3. Re-examine the Constitution and the 25th Amendment. Right now the conversation is whether Trump is fit to hold office for the remaining 13 days. Trump has shown over the past four years his disregard of the Constitution. Allow students to closely study the Constitution and decide whether or not Trump should remain in power. For more historical details and debates, check out Representative Barbara Jordan’s speech on impeachment back in 1974.

4. Read a Dystopian Text. Right now my students are reading Animal Farm and although Orwell wrote this book to parody the Russian Revolution, there are so many passages that connect with our political parties today. Whether addressing propaganda or rebellion, revolt, and revolution, these fiction tales of dystopian communities are a mirror to current events. Essential questions can address, Does power have to corrupt? and Can we protect ourselves from manipulation?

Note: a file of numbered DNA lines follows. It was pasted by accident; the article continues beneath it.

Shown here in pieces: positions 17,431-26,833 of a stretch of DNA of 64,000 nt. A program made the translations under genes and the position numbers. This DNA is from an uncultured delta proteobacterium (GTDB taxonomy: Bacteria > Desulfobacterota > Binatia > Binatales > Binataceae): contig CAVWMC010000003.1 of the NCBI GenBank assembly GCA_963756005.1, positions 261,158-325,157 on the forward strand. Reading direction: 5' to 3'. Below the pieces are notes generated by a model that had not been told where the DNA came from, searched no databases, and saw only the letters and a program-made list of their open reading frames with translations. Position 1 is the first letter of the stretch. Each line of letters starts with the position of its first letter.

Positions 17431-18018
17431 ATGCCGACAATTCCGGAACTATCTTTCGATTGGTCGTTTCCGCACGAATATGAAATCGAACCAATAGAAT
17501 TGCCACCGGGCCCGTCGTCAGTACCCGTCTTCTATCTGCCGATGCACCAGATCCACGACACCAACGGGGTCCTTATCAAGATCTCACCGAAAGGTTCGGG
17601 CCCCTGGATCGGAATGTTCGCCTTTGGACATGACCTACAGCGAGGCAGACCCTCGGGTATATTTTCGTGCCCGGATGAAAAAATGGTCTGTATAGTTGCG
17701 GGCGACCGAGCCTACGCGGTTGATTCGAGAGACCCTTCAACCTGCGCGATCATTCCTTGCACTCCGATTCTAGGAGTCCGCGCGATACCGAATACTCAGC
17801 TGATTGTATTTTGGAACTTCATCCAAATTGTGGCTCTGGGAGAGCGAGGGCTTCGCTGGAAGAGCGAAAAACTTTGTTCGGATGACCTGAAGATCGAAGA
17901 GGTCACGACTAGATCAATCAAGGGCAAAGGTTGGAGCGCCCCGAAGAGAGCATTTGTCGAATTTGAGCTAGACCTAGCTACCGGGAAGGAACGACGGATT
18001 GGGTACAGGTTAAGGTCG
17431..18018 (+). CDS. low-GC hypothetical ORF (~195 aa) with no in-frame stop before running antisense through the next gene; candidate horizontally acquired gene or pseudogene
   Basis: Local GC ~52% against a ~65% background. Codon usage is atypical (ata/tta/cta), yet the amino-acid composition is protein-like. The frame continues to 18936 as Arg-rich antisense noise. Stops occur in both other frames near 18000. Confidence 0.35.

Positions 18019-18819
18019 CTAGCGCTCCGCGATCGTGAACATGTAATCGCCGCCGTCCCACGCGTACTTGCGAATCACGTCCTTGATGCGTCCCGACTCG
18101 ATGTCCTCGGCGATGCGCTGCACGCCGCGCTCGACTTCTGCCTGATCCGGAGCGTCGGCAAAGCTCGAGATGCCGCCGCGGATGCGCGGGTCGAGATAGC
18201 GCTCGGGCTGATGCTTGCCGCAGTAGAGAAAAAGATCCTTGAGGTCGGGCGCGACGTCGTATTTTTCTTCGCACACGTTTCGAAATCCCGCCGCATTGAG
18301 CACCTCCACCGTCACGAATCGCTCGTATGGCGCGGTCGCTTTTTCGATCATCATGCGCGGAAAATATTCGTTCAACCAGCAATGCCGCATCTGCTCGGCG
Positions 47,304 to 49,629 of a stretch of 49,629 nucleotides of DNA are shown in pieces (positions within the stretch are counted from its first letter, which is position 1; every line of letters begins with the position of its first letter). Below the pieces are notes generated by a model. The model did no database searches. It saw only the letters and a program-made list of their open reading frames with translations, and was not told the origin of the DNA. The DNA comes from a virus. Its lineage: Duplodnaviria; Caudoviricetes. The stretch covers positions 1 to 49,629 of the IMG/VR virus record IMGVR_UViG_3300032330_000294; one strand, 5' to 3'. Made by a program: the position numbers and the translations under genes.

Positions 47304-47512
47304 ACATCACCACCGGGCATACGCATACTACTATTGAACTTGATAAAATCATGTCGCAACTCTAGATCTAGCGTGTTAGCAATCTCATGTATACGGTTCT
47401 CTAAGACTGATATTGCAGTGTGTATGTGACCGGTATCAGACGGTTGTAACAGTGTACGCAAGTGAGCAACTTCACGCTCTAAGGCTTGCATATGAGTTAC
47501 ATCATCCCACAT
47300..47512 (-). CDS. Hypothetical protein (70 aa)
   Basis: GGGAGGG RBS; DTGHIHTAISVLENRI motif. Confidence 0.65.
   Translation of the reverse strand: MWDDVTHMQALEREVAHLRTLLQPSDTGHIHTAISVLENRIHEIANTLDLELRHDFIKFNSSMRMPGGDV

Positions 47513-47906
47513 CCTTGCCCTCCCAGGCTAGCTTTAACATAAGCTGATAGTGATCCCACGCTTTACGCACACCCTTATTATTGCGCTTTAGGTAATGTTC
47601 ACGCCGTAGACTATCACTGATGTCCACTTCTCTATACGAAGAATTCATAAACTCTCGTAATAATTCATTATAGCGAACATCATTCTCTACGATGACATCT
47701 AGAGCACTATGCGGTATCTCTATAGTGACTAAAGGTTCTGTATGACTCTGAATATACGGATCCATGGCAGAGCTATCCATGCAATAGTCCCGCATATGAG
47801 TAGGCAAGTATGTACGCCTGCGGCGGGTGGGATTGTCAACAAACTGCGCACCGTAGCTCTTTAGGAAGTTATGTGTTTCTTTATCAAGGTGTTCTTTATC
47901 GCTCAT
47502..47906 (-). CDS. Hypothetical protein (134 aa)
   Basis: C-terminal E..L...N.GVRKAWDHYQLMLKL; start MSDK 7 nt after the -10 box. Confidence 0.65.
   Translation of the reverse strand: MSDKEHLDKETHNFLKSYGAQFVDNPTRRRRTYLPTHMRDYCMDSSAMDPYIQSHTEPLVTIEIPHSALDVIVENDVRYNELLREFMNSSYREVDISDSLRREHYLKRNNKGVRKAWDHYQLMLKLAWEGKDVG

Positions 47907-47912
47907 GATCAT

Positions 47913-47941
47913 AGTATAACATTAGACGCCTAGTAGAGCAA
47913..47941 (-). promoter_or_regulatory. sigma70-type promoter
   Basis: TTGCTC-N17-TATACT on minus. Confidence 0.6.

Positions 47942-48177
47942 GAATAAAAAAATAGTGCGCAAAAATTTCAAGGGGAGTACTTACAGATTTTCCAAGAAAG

5. Parlay, a discussion based platform and learning tool, showcased two lessons reflecting on January 6, 2021. Both addressing topics of government and civics. In one discussion prompt students respond to the provided questions or post a question of their own. The following sources are used to kickstart the discussion:

Parlay has many more government and civics related lessons. The questions designed by Parlay can also be used for online discussions on a Google Jamboard, Padlet, or Flipgrid responses.

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Highlights of 2020